The renowned Jain temple at Ranakpur is dedicated to Tirthankara Rishabhanatha.Dharna Shah, a local Jain businessperson, started construction of the temple in the 15th century following a divine vision. The temple honours Adinath, the first Tirthankar of the present half-cycle according to Jain cosmology. The town of Ranakpur and the temple are named after the provincial ruler monarch, Rana Kumbha who supported the construction of the temple.
The construction is well documented in a 1437 CE copper-plate record inscriptions in the temple and a Sanskrit text Soma-Saubhagya Kavya.Inspired by a dream of a celestial vehicle, Dhanna Shah, from Ghanerao a Porwal, commenced its construction, under the patronage of Rana Kumbha, then ruler of Mewar. The architect who oversaw the project was named Deepaka. There is an inscription on a pillar near the main shrine stating that in 1439 Deepaka, an architect, constructed the temple at the direction of Dharanka, a devoted Jain.When the ground floor was completed, Acharya Soma Sundar Suri of Tapa Gachha supervised the ceremonies, which are described in Soma-Saubhagya Kavya. The construction continued until 1458AD.
The temple was renovated time to time. Some famililies supported the construction of devakulikas and mandaps. The descendants of Dharna Shah now mainly live in Ghanerao. The temple has been managed by the Anandji Kalyanji Pedhi trust in the past century
Light coloured marble has been used for the construction of this grand temple which occupies an area of approximately 60 x 62 meters. The temple, with its distinctive domes, shikhara, turrets and cupolas rises majestically from the slope of a hill. Over 1444 marble pillars, carved in exquisite detail, support the temple. The pillars are all differently carved and no two pillars are the same. It is also said that it is impossible to count the pillars. Also, all the statues face one or the other statue. There is one beautiful carving made out of a single marble rock where there 108 heads of snakes and numerous tails. One cannot find the end of the tails.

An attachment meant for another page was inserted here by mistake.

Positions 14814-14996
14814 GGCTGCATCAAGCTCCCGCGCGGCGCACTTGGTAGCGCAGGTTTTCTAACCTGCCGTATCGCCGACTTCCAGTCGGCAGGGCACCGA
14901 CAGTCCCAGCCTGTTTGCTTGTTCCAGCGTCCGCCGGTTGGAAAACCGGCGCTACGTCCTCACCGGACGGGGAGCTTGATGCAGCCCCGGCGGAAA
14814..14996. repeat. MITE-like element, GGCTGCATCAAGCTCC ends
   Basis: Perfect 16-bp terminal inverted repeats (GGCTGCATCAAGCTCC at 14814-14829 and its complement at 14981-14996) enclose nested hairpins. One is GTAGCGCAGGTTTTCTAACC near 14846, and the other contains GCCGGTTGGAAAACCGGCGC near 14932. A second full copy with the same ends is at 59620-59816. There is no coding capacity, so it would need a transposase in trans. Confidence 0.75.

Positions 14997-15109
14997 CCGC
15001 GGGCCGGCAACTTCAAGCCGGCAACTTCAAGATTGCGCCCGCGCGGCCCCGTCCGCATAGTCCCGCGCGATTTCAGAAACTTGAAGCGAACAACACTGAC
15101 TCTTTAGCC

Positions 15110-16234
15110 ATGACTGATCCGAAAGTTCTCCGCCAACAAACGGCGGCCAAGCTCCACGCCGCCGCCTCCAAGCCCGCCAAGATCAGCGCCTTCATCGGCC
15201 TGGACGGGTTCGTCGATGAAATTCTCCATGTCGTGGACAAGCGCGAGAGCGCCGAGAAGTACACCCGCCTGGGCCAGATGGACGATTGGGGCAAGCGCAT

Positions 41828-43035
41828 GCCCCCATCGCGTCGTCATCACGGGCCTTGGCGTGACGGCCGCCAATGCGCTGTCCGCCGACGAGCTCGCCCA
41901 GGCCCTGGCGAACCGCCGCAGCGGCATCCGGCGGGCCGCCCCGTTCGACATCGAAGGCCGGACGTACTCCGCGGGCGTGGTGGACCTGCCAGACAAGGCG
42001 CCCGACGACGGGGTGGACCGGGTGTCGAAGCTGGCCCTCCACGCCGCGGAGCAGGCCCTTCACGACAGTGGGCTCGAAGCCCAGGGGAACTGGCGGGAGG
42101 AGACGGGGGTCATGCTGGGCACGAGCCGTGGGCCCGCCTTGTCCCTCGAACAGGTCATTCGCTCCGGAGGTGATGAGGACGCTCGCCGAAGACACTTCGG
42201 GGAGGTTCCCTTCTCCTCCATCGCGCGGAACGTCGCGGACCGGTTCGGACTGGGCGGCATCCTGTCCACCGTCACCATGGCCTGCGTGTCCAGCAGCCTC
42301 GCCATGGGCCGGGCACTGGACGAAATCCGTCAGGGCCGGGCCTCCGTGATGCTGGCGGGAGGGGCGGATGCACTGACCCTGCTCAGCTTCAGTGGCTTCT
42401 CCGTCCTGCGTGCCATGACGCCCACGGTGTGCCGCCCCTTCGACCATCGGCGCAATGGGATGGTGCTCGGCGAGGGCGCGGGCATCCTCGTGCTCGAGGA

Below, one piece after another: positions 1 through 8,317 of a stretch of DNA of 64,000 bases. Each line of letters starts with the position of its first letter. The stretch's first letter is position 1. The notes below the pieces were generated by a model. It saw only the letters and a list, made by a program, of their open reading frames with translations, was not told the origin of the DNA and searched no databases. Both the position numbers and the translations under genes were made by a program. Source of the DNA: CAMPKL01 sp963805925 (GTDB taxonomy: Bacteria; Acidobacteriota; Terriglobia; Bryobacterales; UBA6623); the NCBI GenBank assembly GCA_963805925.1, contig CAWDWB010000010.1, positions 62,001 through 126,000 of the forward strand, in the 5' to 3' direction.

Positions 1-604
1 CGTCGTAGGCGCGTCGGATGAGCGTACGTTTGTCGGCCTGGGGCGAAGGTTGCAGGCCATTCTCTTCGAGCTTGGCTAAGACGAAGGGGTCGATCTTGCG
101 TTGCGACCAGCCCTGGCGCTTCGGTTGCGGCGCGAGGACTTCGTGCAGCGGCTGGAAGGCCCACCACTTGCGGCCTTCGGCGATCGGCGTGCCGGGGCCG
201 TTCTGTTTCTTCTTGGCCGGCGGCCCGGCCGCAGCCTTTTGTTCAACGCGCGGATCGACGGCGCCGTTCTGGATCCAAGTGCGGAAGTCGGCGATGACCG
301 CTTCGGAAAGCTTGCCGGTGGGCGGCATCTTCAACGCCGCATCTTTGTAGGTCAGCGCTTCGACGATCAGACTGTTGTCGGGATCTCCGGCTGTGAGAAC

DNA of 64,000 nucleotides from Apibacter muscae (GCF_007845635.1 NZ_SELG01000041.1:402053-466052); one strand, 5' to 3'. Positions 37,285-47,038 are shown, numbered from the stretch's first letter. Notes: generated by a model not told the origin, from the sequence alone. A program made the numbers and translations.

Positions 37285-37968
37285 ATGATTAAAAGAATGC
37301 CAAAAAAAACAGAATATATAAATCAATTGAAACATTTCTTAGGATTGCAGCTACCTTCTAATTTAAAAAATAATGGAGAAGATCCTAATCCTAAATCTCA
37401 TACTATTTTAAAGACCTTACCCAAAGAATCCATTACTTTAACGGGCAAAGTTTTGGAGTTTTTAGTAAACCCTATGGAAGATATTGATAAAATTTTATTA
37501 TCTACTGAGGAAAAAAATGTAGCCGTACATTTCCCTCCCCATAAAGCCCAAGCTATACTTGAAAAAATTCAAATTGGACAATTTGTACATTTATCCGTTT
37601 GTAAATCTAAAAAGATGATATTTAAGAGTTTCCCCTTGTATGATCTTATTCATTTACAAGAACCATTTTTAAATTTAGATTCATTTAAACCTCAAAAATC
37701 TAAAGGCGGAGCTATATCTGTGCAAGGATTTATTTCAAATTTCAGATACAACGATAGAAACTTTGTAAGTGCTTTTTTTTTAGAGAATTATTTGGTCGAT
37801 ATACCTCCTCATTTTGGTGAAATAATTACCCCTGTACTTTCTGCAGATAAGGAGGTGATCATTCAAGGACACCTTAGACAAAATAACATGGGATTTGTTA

The image faces all four cardinal directions. In the axis of the main entrance, on the western side, is the largest image. The moolnayak of this temple is a 6 feet tall white coloured idol of Adinatha. The temple is designed as chaumukha—with four faces.The construction of the temple and quadrupled image symbolise the Tirthankara's conquest of the four cardinal directions and hence the cosmos. The architecture and stone carvings of the temple are based on the Ancient Mirpur Jain Temple at Mirpur in Rajasthan. The sun temple at Ranakpur dates back to the 13th century CE. After its destruction, it was rebuilt in the 15th century.
A temple dedicated to Suparshvanatha is also present here. The temple has an intrinsic architecture & this temple is also famous for erotic arts on the wall. Māru-Gurjara Architecture shows the deep understanding of structures and refined skills of Rajasthani craftsmen of the bygone era. Māru-Gurjara Architecture has two prominent styles Maha-Maru and Maru-Gurjara. According to M. A. Dhaky, Maha-Maru style developed primarily in Marudesa, Sapadalaksha, Surasena and parts of Uparamala whereas Maru-Gurjara originated in Medapata, Gurjaradesa-Arbuda, Gurjaradesa-Anarta and some areas of Gujarat. Scholars such as George Michell, M.A. Dhaky, Michael W. Meister and U.S. Moorti believe that Māru-Gurjara Temple Architecture is entirely Western Indian architecture and is quite different from the North Indian Temple architecture. There is a connecting link between Māru-Gurjara Architecture and Hoysala Temple Architecture. In both of these styles, architecture is treated sculpturally.